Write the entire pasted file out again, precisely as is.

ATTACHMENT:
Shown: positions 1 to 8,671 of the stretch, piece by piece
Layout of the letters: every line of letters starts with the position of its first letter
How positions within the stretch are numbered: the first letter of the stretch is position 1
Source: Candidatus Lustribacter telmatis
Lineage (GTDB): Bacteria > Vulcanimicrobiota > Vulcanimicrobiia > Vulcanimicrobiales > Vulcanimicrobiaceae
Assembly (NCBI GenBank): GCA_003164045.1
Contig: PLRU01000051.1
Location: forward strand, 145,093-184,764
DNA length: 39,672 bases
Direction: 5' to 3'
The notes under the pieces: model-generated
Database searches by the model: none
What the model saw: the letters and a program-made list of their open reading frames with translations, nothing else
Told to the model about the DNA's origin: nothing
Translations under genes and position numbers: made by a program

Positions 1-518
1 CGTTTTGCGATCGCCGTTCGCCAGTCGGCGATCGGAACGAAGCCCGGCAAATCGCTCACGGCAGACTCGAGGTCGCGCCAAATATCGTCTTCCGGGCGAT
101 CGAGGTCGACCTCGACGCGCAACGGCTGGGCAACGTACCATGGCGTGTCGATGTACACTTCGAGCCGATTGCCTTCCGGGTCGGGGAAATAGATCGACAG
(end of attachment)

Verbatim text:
Shown: positions 1 to 8,671 of the stretch, piece by piece
Layout of the letters: every line of letters starts with the position of its first letter
How positions within the stretch are numbered: the first letter of the stretch is position 1
Source: Candidatus Lustribacter telmatis
Lineage (GTDB): Bacteria > Vulcanimicrobiota > Vulcanimicrobiia > Vulcanimicrobiales > Vulcanimicrobiaceae
Assembly (NCBI GenBank): GCA_003164045.1
Contig: PLRU01000051.1
Location: forward strand, 145,093-184,764
DNA length: 39,672 bases
Direction: 5' to 3'
The notes under the pieces: model-generated
Database searches by the model: none
What the model saw: the letters and a program-made list of their open reading frames with translations, nothing else
Told to the model about the DNA's origin: nothing
Translations under genes and position numbers: made by a program

Positions 1-518
1 CGTTTTGCGATCGCCGTTCGCCAGTCGGCGATCGGAACGAAGCCCGGCAAATCGCTCACGGCAGACTCGAGGTCGCGCCAAATATCGTCTTCCGGGCGAT
101 CGAGGTCGACCTCGACGCGCAACGGCTGGGCAACGTACCATGGCGTGTCGATGTACACTTCGAGCCGATTGCCTTCCGGGTCGGGGAAATAGATCGACAG